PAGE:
The Fed’s failed stop-and-go rate policies during the inflationary seventies, if repeated, may determine how successful the current strategies will prove. During that high inflationary period, each time the economy showed weakness, the Fed cut rates with the hope that inflation would peak. Instead, each time when the economy recovered, inflation reached even higher levels (see Figure 3). Finally, then Fed Chair Volker shocked the economy by raising the funds rate to nearly 20%. That past experience shows how hard it can prove to be to finally pull down sticky inflation. Certainly, circumstances leading to the current levels of high inflation differ from the seventies — the pandemic and the war in Ukraine. Nonetheless, that prior record may lead to similar errors if the Fed pulls back its funds rate strategy too quickly at early signs of either economic or inflation slowing.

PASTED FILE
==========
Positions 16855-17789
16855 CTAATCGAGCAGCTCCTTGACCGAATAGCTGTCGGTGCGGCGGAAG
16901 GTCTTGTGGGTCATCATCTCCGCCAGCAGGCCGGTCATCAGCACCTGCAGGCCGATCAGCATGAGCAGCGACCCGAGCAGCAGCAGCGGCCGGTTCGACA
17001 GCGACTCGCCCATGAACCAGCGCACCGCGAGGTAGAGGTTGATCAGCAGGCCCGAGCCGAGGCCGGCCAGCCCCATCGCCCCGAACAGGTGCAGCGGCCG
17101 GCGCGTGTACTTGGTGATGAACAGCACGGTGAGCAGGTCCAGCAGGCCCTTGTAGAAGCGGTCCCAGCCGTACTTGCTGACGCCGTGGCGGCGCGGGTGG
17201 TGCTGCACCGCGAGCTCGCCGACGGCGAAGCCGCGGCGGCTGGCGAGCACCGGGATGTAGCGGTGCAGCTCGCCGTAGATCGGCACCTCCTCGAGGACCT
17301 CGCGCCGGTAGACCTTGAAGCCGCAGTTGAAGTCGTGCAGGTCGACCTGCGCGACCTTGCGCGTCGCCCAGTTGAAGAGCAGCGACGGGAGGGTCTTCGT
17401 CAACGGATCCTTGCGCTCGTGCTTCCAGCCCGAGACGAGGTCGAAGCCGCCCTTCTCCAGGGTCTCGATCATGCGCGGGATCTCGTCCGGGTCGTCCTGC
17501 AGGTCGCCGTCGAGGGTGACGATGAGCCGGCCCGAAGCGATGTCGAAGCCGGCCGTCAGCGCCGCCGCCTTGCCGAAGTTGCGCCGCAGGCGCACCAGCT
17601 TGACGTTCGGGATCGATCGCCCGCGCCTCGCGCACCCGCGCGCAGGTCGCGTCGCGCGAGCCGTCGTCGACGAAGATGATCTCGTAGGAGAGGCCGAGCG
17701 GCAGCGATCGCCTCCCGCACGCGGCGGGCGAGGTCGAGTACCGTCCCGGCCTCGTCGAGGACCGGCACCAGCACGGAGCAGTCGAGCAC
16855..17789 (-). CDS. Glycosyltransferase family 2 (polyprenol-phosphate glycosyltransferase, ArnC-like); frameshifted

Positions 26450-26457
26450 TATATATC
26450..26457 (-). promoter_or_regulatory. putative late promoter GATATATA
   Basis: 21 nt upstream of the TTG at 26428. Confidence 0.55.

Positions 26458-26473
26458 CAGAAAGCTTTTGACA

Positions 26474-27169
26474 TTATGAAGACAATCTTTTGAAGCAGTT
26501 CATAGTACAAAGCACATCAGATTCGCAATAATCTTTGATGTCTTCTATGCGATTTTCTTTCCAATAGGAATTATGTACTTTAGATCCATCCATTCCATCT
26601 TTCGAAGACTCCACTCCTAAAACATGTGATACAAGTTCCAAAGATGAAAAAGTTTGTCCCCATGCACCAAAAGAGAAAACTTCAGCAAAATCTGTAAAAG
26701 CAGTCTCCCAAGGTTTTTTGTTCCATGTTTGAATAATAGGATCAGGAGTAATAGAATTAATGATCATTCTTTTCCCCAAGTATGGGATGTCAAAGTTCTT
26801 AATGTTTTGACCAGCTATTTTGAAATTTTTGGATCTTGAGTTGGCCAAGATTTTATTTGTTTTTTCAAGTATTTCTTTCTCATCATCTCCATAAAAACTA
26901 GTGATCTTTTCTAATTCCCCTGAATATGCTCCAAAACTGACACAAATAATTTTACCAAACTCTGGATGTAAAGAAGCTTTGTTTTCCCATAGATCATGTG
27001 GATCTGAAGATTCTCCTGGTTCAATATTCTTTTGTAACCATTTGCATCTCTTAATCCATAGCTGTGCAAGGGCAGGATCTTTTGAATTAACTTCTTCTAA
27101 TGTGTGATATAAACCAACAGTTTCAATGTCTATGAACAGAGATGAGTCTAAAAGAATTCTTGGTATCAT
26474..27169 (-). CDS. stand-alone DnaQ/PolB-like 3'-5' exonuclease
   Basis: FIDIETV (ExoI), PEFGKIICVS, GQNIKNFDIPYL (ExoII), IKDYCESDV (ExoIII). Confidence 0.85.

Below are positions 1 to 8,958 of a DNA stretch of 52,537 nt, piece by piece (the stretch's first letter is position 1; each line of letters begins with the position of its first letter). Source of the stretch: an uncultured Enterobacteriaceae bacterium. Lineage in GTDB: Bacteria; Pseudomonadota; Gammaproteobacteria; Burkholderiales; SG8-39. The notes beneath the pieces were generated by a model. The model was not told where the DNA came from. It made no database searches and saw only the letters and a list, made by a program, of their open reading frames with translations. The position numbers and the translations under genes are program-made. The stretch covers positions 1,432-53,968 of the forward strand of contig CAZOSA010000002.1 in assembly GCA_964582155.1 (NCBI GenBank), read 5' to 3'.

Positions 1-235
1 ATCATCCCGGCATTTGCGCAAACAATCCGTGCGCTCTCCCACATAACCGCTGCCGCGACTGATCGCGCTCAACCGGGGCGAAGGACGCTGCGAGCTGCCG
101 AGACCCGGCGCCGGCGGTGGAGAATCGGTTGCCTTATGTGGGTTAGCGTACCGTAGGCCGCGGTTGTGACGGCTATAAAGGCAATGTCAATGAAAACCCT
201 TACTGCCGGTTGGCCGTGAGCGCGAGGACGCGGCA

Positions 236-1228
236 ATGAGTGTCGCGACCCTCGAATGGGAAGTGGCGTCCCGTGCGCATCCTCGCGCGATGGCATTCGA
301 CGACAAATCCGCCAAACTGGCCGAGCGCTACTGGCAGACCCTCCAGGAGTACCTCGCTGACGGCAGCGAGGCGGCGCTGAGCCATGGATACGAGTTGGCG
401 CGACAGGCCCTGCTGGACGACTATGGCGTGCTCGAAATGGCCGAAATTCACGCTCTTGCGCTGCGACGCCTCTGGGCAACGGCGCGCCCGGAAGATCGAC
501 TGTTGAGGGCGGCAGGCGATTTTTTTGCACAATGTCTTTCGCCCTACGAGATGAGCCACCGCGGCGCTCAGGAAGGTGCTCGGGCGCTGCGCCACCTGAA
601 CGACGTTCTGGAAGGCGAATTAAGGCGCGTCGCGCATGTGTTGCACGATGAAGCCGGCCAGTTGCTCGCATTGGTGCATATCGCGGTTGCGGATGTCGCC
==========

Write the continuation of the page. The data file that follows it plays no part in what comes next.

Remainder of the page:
Unlike rising headline CPI inflation, core CPI inflation — which excludes food and energy — reached a high in March at 6.5%, then declined to 5.9% in June — still three times the Fed’s 2% average inflation target (see Figure 4). A recent study by the St. Louis Federal Reserve Bank showed a high correlation between heavily energy-weighted commodity indices and the headline Personal Consumption Expenditures Index (see Figure 5). Not surprisingly, this study supports the conclusion that recent declines in energy prices, particularly for gasoline, will lead to lower headline inflation early in the second half of 2022 — already leading to improved consumer sentiment. In addition, with some delay, core inflation will also likely decline further, as energy costs feed into a broad swath of products. Shelter costs — representing roughly one-third of CPI weighting — and services—influenced by higher labor costs—will likely continue their upward march.